Four amazing B Street women!
Read an interview with the playwrights of Treatment, and an insightful blog post by our Resident Scenic Director!
#1. Interview with Tara Sissom, Stephanie Altholz, and Amy Kelly
The Women of ‘Treatment’
Conducted by Playwriting/Literary Intern Sean Patrick Nill
Sean: So how did this whole thing come about?
Stephanie: I can tell you that, I was there at its conception. (Looking at Tara, who’s laughing) Stop it! (They laugh) I was driving home during a break, and I got a call from Buck, and he said, “I’m right behind you.” And I looked and he was right behind me. And he said, “Pull over, let’s get coffee.” And at coffee he said, “I love you, Tara, and Amy. And I want you to write a play.” And I said, “Oh, ok!” And he organized a meeting at Shine Coffee Shop (E and 14th) with the three of us and Buck and Dave (Pierini), and he said, “You’re all funny, despite the horrible things that happened to you. And I want you to write a play about how funny came out of it.” So that was the seed. And that was a year ago.
Sean: How’s the process been?
Tara: Well, we’re not strangers. We’re three artists that have all collaborated before, in comedy and sketch and we’ve done several plays together. But writing a play was a whole new thing. So what we had to do was find a new system, a new vocabulary so that we could respect each other as artists, writers, individuals. And so Stephanie kind of set up the structure, and then we’d come together and read it. And then Amy and I would take passes at the draft. And we came up with this first draft and read it for Dave, and he was like, ‘Ok, it’s like 140 pages!’
Stephanie: It was our vomit draft.
Tara: Right, you know we threw it up on the page, and then after that meeting we came together as a group and started ‘building the cake’ one layer at a time, we cut off the unneeded corners and we re-iced and now we have a lean, tight 100 page script; the sexy version.
Amy: But that first draft was awesome. And what Stephanie did was brilliant. We ended up going on a camping trip. You know, ‘We have to write this play, let’s get to really know each other, let’s sit around a camp fire and go nuts’. And what Stephanie did, was literally almost word for word re-created this night that we had on this camping trip.
Stephanie: I had my notebook and a pen with me the entire time we were camping.
Tara: You were also more sober than the two of us.
Stephanie: Yeah that’s true.
Tara: She was the documentarian of that night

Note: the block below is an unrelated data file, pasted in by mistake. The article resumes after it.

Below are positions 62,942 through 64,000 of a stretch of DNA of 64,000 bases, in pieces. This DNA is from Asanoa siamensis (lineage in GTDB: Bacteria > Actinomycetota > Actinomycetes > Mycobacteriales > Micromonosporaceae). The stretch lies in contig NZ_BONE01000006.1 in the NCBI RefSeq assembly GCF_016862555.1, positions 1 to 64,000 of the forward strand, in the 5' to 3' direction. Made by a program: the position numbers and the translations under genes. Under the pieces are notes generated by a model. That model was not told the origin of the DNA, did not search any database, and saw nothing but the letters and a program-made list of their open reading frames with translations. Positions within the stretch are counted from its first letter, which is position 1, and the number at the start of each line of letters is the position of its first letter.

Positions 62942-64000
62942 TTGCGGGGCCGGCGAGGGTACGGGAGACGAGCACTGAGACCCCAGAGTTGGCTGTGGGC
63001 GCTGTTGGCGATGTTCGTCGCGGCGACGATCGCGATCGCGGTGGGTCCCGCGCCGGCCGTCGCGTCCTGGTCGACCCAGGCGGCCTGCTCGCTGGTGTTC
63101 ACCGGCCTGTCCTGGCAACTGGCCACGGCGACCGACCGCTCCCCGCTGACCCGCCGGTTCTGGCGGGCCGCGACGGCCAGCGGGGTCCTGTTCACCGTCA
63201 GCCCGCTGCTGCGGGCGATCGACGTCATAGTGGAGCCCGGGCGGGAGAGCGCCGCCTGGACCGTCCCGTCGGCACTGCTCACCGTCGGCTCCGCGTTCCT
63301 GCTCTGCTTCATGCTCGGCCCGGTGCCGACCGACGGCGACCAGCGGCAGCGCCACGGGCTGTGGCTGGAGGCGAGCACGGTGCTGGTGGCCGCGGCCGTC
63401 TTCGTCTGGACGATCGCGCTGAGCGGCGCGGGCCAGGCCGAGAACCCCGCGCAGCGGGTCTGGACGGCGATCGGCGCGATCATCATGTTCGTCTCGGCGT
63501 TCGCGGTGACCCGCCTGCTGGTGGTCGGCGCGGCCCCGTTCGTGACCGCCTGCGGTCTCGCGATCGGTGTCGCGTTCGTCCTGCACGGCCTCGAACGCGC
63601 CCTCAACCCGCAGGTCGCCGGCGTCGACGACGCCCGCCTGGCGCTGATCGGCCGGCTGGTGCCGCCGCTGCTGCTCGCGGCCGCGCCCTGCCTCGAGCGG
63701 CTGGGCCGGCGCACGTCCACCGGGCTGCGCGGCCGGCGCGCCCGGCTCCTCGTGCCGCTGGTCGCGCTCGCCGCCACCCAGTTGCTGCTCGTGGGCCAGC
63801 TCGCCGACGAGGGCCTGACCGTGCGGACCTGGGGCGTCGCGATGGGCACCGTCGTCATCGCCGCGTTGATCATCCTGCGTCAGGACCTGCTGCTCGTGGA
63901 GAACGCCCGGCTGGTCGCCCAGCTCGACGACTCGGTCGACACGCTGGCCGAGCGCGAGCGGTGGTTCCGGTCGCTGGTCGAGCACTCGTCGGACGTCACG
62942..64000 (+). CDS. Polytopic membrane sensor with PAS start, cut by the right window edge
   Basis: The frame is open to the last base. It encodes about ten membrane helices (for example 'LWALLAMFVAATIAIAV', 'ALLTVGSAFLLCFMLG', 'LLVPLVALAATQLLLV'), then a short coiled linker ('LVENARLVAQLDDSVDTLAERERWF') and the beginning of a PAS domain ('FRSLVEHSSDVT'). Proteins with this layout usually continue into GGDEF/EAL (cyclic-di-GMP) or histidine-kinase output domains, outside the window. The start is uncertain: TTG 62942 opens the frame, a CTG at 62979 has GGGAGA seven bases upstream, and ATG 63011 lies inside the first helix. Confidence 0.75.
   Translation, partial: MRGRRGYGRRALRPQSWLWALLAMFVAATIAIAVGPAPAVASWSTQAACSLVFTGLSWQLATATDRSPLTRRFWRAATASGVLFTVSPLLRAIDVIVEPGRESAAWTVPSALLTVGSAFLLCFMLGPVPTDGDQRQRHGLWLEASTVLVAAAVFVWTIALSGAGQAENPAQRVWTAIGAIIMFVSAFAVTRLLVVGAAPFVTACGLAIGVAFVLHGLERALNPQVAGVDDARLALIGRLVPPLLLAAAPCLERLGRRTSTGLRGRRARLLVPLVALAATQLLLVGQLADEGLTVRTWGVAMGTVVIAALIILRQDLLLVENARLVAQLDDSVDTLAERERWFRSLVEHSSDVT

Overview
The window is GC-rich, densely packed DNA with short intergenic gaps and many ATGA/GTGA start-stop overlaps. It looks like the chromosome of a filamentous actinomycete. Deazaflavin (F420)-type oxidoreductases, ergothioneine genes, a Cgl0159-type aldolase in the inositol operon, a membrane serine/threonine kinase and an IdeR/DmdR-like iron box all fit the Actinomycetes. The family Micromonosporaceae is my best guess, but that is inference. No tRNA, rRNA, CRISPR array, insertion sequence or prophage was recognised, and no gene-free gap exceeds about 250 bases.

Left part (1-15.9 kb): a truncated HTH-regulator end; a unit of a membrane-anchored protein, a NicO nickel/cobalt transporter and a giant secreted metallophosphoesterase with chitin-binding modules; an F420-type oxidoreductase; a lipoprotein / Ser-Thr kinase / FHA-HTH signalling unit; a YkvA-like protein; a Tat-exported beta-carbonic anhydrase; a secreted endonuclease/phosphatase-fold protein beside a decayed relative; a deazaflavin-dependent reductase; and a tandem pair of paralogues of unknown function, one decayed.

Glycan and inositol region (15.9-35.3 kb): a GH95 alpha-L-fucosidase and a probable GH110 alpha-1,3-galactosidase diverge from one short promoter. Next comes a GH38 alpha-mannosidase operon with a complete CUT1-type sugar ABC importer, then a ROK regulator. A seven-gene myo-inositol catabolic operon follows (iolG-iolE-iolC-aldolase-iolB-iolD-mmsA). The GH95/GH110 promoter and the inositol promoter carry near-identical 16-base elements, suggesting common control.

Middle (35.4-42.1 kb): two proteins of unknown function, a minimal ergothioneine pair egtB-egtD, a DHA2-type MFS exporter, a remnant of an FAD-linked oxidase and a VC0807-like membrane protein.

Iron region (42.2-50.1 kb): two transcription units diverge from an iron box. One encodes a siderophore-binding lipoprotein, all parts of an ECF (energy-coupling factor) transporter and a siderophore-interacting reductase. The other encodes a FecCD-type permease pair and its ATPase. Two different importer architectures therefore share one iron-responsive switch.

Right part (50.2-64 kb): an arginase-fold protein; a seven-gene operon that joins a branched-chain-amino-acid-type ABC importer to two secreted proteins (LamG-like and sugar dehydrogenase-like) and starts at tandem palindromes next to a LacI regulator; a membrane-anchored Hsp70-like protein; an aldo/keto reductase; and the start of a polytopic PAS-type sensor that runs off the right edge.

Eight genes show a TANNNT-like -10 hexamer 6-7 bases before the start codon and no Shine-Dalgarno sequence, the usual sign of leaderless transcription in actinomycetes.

Amy: And that first draft, it was beautiful, because it was this long conversation about each other, about how we react to things, secrets we didn’t know, a lot of fun things.
Stephanie: And Amy’s great at creating action, moving the plot forward.
Amy: We all gave important ingredients to make sure that cake tasted goooood!
Stephanie: Well, and Tara’s from The New Colony, a theatre company that builds plays from the ground up. So she had a lot of experience with structure, so she you know, she cut that cake up to make sure that the layers were in the right order.
Tara: I’ve finally gotten the cake metaphor, it’s, so Stephanie baked the cake, I put on the frosting, and then Amy ate it.
(the whole room laughs)
Stephanie: (Laughing) Oh my gosh!
Tara: And after eating it she would be like, she’d say, “It needs more vanilla.”
Amy: (In a funny voice) Just needs a little more vanilla.
Sean: How important is it that this play, a play written and starring three women, is being produced right now?
Tara: I mean, yeah, it’s important. It’s a play by young women, that’s always good, but it’s themes and core are human: learning, how to cope with grief, the language of saying goodbye, hurting the one you love most, keeping secrets. These aren’t just female issues, these are human issues, told through our point of view.
Tara: ‘Green’s my favorite too’
Stephanie: ‘Highland Park, Illinois’
Amy: Sacramento, California
Tara: ‘Baltimore, Maryland’
Favorite Thing about the B Street Theatre:
Stephanie: It’s a second family. Buck’s the Dad that works too much, Dave’s the Mom that takes care of all of us emotionally, and feeds us, and we’re all the highly dysfunctional, but deeply loved and loving siblings, who occasionally have to make out with each other onstage. What an awful but incredibly apt metaphor.
Tara: Earlier in my career, B Street was always a home base, a place to re-center myself as an actor and ground my technique. Now it’s home, a place where I’m given permission and opportunity to create and push myself as not only an actor, but as an artist.
Amy: The B Street has reinforced my love of live theatre, I have been given countless opportunities to showcase my talent, and perform alongside some extremely gifted people. Buck was my mentor when I was 14 years old, and has continued to mentor me, and my fellow company members, he is the reason I took so many creative chances in my life and succeeded. His continued belief in my abilities, in our abilities is astounding. I truly feel that I am at home under the lights of the B Street stage, and I’m excited to make my debut as a co-creator of Treatment. My favorite part of working here is that the possibilities are endless not only through acting, but now writing. There’s no place like it on earth.
#2. “The Whirlwind of Rep at B Street Theatre”
Samantha Reno, resident scenic designer